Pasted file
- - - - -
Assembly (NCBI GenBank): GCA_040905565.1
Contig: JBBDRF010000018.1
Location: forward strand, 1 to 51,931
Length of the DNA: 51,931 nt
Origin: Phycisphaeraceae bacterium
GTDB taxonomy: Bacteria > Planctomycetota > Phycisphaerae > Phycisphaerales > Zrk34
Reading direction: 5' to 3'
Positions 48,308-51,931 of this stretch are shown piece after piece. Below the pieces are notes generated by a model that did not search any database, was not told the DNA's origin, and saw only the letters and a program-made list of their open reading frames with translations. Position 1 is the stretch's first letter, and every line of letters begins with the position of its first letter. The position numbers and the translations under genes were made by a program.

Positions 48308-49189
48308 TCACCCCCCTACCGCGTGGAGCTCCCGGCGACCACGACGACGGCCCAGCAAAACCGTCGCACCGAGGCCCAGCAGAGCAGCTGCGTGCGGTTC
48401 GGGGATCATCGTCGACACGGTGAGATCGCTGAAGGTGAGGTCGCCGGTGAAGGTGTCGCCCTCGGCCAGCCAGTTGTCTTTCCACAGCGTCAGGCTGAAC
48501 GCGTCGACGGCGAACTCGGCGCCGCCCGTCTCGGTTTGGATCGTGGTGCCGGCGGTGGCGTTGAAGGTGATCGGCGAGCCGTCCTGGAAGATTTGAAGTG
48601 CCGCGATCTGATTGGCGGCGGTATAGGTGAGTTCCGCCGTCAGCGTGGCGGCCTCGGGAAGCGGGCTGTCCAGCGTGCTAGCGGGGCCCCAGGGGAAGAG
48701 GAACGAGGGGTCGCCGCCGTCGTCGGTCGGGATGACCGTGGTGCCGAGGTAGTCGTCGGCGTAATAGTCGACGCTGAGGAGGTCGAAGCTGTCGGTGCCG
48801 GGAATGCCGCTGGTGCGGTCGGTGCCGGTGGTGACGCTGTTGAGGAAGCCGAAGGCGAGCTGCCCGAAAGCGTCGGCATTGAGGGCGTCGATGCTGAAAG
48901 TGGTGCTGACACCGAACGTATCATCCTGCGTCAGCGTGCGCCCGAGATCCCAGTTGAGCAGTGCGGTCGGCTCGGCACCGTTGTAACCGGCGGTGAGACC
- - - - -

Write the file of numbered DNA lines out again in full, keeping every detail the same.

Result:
Assembly (NCBI GenBank): GCA_040905565.1
Contig: JBBDRF010000018.1
Location: forward strand, 1 to 51,931
Length of the DNA: 51,931 nt
Origin: Phycisphaeraceae bacterium
GTDB taxonomy: Bacteria > Planctomycetota > Phycisphaerae > Phycisphaerales > Zrk34
Reading direction: 5' to 3'
Positions 48,308-51,931 of this stretch are shown piece after piece. Below the pieces are notes generated by a model that did not search any database, was not told the DNA's origin, and saw only the letters and a program-made list of their open reading frames with translations. Position 1 is the stretch's first letter, and every line of letters begins with the position of its first letter. The position numbers and the translations under genes were made by a program.

Positions 48308-49189
48308 TCACCCCCCTACCGCGTGGAGCTCCCGGCGACCACGACGACGGCCCAGCAAAACCGTCGCACCGAGGCCCAGCAGAGCAGCTGCGTGCGGTTC
48401 GGGGATCATCGTCGACACGGTGAGATCGCTGAAGGTGAGGTCGCCGGTGAAGGTGTCGCCCTCGGCCAGCCAGTTGTCTTTCCACAGCGTCAGGCTGAAC
48501 GCGTCGACGGCGAACTCGGCGCCGCCCGTCTCGGTTTGGATCGTGGTGCCGGCGGTGGCGTTGAAGGTGATCGGCGAGCCGTCCTGGAAGATTTGAAGTG
48601 CCGCGATCTGATTGGCGGCGGTATAGGTGAGTTCCGCCGTCAGCGTGGCGGCCTCGGGAAGCGGGCTGTCCAGCGTGCTAGCGGGGCCCCAGGGGAAGAG
48701 GAACGAGGGGTCGCCGCCGTCGTCGGTCGGGATGACCGTGGTGCCGAGGTAGTCGTCGGCGTAATAGTCGACGCTGAGGAGGTCGAAGCTGTCGGTGCCG
48801 GGAATGCCGCTGGTGCGGTCGGTGCCGGTGGTGACGCTGTTGAGGAAGCCGAAGGCGAGCTGCCCGAAAGCGTCGGCATTGAGGGCGTCGATGCTGAAAG
48901 TGGTGCTGACACCGAACGTATCATCCTGCGTCAGCGTGCGCCCGAGATCCCAGTTGAGCAGTGCGGTCGGCTCGGCACCGTTGTAACCGGCGGTGAGACC